A downgrade of the U.S. government debt rating will likely be coming if Congress cannot come to a conclusion on current budget talks, according to Moody’s Investors Service.
Moody’s said on Tuesday that the “Aaa” rating of the government debt would probably be cut down a level if Republicans and Democrats don’t reach an agreement before the end of the year. Come January 2, $1.2 trillion in government spending cuts and tax increases will be automatically implemented, something that could lead back to recession.
Republican Speaker of the House John Boehner expressed on Tuesday that he is not confident that a deal can be reached in time to avoid the downgrade. He has put the responsibility on the Senate to push talks forward, and on President Barack Obama to lead the movement. Unfortunately as the campaign season picks up, budget negotiations will likely not be held until after November’s presidential elections.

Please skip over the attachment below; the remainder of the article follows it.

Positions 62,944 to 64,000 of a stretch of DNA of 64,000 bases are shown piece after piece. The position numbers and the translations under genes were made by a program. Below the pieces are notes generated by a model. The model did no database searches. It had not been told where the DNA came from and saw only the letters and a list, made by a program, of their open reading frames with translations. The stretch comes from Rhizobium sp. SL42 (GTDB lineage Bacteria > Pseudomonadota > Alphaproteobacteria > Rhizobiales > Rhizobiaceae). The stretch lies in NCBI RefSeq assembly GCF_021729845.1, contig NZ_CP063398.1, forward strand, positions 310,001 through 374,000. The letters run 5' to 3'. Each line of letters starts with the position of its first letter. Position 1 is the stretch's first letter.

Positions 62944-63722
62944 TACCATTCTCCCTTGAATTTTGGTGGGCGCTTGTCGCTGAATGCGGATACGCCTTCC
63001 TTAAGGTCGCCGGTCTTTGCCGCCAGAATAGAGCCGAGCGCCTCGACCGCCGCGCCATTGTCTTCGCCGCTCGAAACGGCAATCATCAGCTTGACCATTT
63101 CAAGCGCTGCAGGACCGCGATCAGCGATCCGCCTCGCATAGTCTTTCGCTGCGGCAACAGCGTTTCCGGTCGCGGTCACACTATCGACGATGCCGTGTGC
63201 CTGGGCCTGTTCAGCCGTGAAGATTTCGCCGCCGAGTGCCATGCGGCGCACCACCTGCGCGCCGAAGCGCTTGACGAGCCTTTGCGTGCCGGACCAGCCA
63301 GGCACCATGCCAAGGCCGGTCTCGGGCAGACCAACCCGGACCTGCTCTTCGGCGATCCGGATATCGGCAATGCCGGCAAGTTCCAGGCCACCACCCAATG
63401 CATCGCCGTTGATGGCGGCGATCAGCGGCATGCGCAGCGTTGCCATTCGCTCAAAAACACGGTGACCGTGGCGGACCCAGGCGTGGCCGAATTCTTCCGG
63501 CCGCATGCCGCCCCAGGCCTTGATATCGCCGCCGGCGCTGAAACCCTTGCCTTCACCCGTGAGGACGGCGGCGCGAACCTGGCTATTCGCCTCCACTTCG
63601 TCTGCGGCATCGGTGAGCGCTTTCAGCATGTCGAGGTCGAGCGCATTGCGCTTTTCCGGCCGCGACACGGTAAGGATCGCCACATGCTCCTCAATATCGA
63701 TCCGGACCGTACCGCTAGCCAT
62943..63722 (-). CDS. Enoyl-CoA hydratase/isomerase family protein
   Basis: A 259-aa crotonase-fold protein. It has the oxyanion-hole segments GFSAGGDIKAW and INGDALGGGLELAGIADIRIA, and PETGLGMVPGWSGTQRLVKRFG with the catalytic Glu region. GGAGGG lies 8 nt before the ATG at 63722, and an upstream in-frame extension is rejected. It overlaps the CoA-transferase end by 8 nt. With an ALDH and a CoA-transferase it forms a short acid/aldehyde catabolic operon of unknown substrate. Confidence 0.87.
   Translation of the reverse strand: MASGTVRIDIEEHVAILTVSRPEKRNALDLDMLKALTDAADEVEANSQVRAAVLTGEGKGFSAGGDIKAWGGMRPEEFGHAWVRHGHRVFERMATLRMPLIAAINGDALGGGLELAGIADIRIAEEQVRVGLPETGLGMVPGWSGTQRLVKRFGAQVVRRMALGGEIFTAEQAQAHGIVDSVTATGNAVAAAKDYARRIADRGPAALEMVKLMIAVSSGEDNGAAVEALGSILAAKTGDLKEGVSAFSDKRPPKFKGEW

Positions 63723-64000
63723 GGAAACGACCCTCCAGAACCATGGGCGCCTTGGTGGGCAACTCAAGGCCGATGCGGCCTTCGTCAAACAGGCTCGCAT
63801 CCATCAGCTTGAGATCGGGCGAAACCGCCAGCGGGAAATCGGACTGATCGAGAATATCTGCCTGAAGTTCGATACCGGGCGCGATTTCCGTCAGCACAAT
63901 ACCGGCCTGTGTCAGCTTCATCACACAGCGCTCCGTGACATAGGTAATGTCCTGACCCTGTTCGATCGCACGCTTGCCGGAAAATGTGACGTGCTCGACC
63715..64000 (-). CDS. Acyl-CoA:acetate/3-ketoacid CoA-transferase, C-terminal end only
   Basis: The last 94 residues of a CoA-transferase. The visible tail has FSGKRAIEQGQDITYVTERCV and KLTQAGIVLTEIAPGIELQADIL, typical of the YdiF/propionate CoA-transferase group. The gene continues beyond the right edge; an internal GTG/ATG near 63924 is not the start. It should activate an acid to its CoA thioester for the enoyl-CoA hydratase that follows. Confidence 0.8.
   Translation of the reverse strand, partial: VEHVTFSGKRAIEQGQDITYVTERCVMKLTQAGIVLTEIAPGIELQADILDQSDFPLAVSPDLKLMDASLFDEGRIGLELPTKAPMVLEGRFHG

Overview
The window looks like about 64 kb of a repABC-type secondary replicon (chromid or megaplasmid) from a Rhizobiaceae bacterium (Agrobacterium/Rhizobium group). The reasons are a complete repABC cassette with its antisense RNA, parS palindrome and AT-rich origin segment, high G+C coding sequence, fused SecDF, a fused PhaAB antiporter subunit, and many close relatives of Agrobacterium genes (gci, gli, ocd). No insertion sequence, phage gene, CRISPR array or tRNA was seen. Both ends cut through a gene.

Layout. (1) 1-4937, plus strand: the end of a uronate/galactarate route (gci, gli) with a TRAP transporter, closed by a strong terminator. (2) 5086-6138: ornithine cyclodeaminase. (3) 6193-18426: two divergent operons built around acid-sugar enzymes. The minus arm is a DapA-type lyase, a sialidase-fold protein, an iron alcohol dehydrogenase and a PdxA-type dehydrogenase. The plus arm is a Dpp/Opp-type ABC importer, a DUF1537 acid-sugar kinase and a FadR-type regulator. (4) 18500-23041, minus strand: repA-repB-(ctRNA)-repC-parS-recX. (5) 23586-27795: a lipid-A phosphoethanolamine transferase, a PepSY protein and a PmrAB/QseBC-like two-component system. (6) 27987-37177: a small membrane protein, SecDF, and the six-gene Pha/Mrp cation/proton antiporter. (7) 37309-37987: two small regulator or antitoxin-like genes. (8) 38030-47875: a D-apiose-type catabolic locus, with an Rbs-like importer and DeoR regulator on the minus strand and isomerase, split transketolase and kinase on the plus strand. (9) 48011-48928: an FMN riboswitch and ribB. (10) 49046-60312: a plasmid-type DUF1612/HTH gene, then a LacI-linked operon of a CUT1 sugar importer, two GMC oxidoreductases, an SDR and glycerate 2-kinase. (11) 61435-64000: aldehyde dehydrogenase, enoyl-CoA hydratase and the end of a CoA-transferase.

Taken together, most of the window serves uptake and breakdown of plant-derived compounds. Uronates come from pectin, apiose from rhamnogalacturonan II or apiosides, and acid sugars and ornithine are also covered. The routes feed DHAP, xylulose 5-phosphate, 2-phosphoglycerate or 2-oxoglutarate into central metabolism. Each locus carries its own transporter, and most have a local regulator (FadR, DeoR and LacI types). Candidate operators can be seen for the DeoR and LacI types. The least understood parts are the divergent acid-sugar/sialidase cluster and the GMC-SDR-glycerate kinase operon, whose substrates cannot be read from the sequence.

Last year’s talks over the expansion of the U.S. debt limit led to the downgrade of the government’s bond ratings from “AAA” to “AA+” at the hands of credit rating agency Standard & Poor. Around that same time, Moody’s declared that its outlook on the U.S. debt issues was “negative.” However, in Tuesday’s report, the service said that it would likely wait until the outcome of Congress’s negotiations was clear before changing its rating. Also mentioned was the possibility of another round of negotiation for the country’s debt limit as the government once again approaches the brink.
“Under these circumstances, the government’s rating would likely be placed under review after the debt limit is reached, but several weeks before the exhaustion of the Treasury’s resources,” read Moody’s analyst Steven A. Hess’s report.
Though the U.S. has suffered through downgrades and warnings in the last year, it has been able to borrow with few restrictions when compared to countries in the troubled Eurozone. The news from Moody’s has yet to have a significant impact on stock market trading within the States.